For the millennial audience that grew up with Don Cherry on TV every Saturday, it’s been tough to reconcile the man that helped us become hockey fans with the man that continued to sit next to Ron MacLean every single year. As we grew older, our understanding of hockey and the world around us changed, but Cherry didn’t change. He stayed the same.

When Cherry ranted about immigrants on Saturday — “you people that come over here” — it was just a continuation of who he’s been for decades. The only difference is that he didn’t couch his xenophobia in hockey terms as he has in the past and the backlash was severe.

Much of that backlash came from the millennials that grew up watching Cherry and the resulting pressure forced an apology from Sportsnet and Ron MacLean, along with lukewarm and vague statements from the NHL and Hockey Canada, as wonderfully parodied from Russian Machine Never Breaks.

So many people complained to the Canadian Broadcasting Standards Council that it overwhelmed their server. The pressure was on: Cherry’s comments were the proverbial straw that broke the camel’s back. Cherry should have been let go years earlier, whether for one of his other controversial statements or because the audience of Hockey Night in Canada had passed him by, but this time Sportsnet and CBC couldn’t just wait a week for the story to die down; this one wasn’t going away.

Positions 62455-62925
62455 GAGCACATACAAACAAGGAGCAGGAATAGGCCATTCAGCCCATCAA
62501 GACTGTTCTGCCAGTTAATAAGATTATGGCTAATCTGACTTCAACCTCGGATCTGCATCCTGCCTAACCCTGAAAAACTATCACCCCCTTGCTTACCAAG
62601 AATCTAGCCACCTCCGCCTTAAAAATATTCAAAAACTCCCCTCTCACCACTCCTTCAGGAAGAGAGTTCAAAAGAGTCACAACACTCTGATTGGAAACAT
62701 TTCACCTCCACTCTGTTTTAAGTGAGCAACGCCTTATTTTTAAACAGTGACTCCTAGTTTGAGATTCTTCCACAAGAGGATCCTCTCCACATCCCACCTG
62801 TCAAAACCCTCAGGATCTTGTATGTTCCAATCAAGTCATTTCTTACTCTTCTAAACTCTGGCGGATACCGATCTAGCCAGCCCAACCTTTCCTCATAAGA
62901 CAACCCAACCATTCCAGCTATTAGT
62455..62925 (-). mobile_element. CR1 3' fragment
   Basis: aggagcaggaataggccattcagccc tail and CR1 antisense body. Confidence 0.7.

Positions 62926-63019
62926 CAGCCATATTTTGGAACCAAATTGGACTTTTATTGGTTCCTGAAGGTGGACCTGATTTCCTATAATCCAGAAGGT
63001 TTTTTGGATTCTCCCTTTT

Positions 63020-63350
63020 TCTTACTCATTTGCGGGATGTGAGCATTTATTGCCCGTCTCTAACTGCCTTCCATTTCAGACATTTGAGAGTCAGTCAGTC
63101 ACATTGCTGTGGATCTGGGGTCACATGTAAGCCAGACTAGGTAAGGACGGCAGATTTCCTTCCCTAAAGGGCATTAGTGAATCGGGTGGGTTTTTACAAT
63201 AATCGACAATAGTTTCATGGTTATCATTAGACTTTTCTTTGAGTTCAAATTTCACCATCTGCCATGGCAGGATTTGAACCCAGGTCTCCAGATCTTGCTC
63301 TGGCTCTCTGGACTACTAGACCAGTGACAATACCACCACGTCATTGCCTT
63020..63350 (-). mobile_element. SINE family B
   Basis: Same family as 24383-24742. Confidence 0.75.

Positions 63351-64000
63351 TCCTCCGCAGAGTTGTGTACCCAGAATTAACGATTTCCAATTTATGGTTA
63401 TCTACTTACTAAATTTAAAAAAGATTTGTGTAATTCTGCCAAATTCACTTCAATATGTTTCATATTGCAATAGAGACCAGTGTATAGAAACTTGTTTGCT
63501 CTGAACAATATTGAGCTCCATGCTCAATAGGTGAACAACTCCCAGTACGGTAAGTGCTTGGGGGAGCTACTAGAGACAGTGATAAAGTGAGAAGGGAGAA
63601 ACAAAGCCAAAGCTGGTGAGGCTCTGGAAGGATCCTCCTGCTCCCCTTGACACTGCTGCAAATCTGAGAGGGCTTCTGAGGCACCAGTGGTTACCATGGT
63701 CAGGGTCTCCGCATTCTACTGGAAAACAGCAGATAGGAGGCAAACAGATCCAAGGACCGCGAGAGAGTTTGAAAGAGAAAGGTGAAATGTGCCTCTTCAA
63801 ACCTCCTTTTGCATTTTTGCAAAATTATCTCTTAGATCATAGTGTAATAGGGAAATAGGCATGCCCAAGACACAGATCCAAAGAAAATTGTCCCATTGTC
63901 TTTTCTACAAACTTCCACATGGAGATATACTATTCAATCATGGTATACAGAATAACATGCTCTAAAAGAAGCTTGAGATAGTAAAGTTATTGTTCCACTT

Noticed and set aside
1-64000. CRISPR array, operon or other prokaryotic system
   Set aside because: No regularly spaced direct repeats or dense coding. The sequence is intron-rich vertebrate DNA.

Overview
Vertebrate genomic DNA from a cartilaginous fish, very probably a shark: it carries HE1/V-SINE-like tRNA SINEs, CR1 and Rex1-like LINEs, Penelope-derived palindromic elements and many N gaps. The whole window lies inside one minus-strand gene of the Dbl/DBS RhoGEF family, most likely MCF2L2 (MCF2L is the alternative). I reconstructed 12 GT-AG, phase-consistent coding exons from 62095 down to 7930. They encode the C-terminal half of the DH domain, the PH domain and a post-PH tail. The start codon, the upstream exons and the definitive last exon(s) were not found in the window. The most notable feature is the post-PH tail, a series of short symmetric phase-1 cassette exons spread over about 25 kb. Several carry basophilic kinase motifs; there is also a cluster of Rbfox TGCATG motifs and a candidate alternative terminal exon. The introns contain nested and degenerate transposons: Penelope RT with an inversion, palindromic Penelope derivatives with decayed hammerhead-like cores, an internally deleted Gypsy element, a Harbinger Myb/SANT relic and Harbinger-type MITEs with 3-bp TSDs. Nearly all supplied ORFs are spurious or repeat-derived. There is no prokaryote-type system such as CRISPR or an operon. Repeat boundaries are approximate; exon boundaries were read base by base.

So, Sportsnet fired him. Cherry refused to apologize for his comments or offer any clarification — “I have had my say,” he told Joe Warmington at the Toronto Sun — so his comments were exactly what they sounded like: bigoted and xenophobic.

According to Sportsnet, Cherry’s remarks “do not represent our values or what we stand for” but they were right in line with remarks he’s made throughout his career. I guess, until Saturday, Cherry did represent Sportsnet's values.

What really happened, it seems, is that Sportsnet recognized that Cherry’s remarks don’t represent the values of a large chunk of their audience. Millennials and the generation younger than them, Gen Z, simply don’t agree with Cherry on a wide number of topics, both in regards to hockey and social issues. If they want to hang onto that audience, there was only one choice they could make.

A lot of millennials have to deal with family members with antiquated views on race, gender, and sexuality. It’s tough to reconcile the genuine love and affection you feel for family with the distaste you might feel towards their views. It’s similar with Don Cherry.

Without Cherry, I might not have become a hockey fan and I still have a lot of genuine affection for his enthusiasm for the game of hockey, as well as a lot of fond memories of watching him on my TV when I was a kid. But it was long past time for him to stop being on TV.

Our family members with offensive views don’t get a national spotlight every Saturday while we watch our national (winter) sport. Neither should Don Cherry.